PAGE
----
15 Dec December 15, 2014

Tax Planning 2014: 10 Tax Planning Strategies for Businesses & Business Owners

Alison Simons 0 Tax Tips

In case you missed it, please read our recent tax planning articles, Tax planning 2014:  If and When Congress Decides to Act and Tax Planning 2014:  15 Tax Planning Strategies for Individuals.

This week will focus on the top ten tax planning strategies for business and business owners.  Not all of these strategies will apply to your particular set of circumstances.  To determine which strategies are best for your business, call Randy Smith to arrange for a tax planning strategy meeting.

  1. Make equipment expenditures.  If you need machinery or equipment, consider buying it before year end.  At a minimum, under the generally applicable “half-year convention,” you will secure a half-year’s worth of depreciation deductions for the first ownership year.  Although the business property expensing option is greatly reduced in 2014, don’t neglect to make expenditures that qualify for this option. For tax years beginning in 2014, the expensing limit is $25,000, and the investment-based reduction in the dollar limitation starts to take effect when property placed in service in the tax year exceeds $200,000.  That said, if Congress extends the bonus depreciation, it will most likely be retroactive which greatly increases the benefit.
  2. Expense the costs of inexpensive assets. Businesses may be able to take advantage of the “de minimis safe harbor election” (also known as the book-tax conformity election) to expense the costs of inexpensive assets and materials and supplies, assuming the costs don’t have to be capitalized under the Code Sec. 263Auniform capitalization (UNICAP) rules. To qualify for the election, the cost of a unit-of-property can’t exceed $5,000 if the taxpayer has an applicable financial statement (AFS; e.g., a certified audited financial statement along with an independent CPA’s report). If there’s no AFS, the cost of a unit of property can’t exceed $500. Where the UNICAP rules aren’t an issue, purchase such qualifying items before the end of 2014.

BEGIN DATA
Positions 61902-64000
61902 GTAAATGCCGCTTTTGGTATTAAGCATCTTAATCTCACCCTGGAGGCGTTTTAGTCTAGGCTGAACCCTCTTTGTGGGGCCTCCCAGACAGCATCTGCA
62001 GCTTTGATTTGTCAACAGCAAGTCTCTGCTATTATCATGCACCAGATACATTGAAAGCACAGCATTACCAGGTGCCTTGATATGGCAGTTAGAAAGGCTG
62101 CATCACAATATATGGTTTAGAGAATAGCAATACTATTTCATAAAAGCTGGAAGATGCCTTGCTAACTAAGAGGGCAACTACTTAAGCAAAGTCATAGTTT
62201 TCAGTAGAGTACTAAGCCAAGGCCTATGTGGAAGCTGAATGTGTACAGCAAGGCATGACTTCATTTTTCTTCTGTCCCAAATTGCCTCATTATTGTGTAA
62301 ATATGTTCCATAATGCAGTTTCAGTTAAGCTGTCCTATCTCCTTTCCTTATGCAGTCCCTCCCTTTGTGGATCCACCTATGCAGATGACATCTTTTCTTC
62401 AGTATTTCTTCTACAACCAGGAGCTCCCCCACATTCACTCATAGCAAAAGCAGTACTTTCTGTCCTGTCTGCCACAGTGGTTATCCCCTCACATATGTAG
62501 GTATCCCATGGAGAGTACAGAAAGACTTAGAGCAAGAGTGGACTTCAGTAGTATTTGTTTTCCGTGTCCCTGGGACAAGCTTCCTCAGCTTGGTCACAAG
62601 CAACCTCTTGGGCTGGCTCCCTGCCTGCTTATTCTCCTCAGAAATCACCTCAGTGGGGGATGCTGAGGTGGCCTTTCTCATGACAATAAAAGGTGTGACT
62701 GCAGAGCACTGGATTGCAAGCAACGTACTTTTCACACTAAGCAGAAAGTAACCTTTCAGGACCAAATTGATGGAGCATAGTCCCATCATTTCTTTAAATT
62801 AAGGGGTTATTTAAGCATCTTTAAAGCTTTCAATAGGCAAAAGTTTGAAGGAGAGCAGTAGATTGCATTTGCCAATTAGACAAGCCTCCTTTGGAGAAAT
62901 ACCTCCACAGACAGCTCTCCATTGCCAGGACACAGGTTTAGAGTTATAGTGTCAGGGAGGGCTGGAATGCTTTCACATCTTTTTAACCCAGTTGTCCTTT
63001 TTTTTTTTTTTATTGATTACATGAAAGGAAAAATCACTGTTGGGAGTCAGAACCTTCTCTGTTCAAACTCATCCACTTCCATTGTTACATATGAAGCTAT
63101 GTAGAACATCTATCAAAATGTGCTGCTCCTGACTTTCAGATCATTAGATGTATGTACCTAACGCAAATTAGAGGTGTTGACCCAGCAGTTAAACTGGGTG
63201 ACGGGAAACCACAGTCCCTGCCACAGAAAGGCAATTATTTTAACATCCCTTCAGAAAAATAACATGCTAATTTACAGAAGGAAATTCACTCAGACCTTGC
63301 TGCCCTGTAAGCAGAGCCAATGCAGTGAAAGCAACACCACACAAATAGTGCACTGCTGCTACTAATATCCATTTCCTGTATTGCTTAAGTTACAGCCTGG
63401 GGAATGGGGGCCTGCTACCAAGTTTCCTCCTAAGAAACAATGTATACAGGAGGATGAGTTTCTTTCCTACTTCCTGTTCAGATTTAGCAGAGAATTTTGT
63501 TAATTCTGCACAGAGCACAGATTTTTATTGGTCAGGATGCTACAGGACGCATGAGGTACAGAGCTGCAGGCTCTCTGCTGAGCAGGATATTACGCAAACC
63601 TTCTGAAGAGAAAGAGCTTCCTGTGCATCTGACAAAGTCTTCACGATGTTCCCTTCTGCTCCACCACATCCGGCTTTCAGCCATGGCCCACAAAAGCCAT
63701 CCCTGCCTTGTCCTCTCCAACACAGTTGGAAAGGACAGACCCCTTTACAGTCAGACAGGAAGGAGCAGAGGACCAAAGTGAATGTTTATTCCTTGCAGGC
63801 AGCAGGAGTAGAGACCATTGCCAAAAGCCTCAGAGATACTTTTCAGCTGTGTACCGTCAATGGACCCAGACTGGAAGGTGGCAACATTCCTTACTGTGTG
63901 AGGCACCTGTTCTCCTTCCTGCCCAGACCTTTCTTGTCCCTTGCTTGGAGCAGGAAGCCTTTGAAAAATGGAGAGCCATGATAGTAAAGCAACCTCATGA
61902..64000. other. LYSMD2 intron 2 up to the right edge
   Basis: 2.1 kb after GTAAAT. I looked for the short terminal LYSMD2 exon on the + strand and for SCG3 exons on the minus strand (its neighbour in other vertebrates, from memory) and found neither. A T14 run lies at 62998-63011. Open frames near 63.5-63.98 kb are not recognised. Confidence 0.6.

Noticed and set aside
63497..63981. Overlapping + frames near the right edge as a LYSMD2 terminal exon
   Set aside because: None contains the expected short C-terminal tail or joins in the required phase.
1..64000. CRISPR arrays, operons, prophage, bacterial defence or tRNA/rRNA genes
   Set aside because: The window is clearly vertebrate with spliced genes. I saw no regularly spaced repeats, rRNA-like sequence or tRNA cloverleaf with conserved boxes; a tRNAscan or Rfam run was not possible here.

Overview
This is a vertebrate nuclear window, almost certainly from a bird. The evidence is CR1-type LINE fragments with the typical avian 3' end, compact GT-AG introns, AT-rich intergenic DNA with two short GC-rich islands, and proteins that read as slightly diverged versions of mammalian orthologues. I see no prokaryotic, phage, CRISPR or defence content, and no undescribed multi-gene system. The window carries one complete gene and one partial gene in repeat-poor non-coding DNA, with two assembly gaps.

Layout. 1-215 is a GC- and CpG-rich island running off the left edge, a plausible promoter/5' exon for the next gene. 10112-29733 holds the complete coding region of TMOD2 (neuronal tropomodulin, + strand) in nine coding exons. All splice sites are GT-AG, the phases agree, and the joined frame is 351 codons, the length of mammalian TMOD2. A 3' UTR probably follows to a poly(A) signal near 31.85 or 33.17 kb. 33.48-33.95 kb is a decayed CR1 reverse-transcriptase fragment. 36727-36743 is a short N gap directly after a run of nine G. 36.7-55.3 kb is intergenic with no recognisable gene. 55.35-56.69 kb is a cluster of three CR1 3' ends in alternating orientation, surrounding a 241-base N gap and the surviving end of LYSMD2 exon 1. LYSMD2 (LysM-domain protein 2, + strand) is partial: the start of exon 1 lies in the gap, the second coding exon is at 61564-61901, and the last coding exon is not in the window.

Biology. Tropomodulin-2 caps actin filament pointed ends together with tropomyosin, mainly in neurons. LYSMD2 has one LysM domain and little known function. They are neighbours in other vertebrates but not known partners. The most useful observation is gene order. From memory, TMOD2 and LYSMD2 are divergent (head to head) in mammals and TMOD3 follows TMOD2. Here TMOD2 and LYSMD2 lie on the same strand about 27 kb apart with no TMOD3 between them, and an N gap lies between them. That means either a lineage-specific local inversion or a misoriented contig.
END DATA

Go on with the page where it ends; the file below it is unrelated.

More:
3. Accelerate or defer income.  A corporation should consider accelerating income from 2015 to 2014 where doing so will prevent the corporation from moving into a higher bracket next year. Conversely, it should consider deferring income until 2015 where doing so will prevent the corporation from moving into a higher bracket this year.
  4. Preserve corporation AMT. A corporation should consider deferring income until next year if doing so will preserve the corporation’s qualification for the small corporation alternative minimum tax (AMT) exemption for 2014. Note that there is never a reason to accelerate income for purposes of the small corporation AMT exemption because if a corporation doesn’t qualify for the exemption for any given tax year, it will not qualify for the exemption for any later tax year.
  5. Show a small profit.  A C-corporation (other than a “large” corporation) that anticipates a small net operating loss (NOL) for 2014 (and substantial net income in 2015) may find it worthwhile to accelerate just enough of its 2015 income (or to defer just enough of its 2014 deductions) to create a small amount of net income for 2014. This will permit the corporation to base its 2015 estimated tax installments on the relatively small amount of income shown on its 2014 return, rather than having to pay estimated taxes based on 100% of its much larger 2015 taxable income.
  6. Keep domestic production activities in mind.  If your business qualifies for the domestic production activities deduction for its 2014 tax year, consider whether the 50%-of-W-2 wages limitation on that deduction applies. If it does, consider ways to increase 2014 W-2 income, e.g., by bonuses to owner-shareholders whose compensation is allocable to domestic production gross receipts. Note that the limitation applies to amounts paid with respect to employment in calendar year 2014, even if the business has a fiscal year.
  7. Defer debt-cancellation. To reduce 2014 taxable income, consider deferring a debt-cancellation event until 2015.
  8. Dispose of passive activity. To reduce 2014 taxable income, consider disposing of a passive activity in 2014 if doing so will allow you to deduct suspended passive activity losses.
  9. Consider increasing your basis.  If you own an interest in a partnership or S corporation consider whether you need to increase your basis in the entity by putting money in so you can deduct a loss from it for this year.
  10. Purchase a large vehicle for work-use.    Business-related purchases of new or used vehicles weighing 6,000-14,000 pounds may be eligible for Section 179 expensing, which allows you to expense, rather than depreciate over a period of years, some or all of the vehicle’s cost.  This is applicable only if the vehicle is used more than 50% in a qualified business use – which does not include commuting.

These are just some of the year-end steps that can be taken to save taxes. Again, by contacting us, we can tailor a particular plan that will work best for you. We also will need to stay in close touch in the event Congress revives expired tax breaks, to assure that you don’t miss out on any resuscitated tax saving opportunities.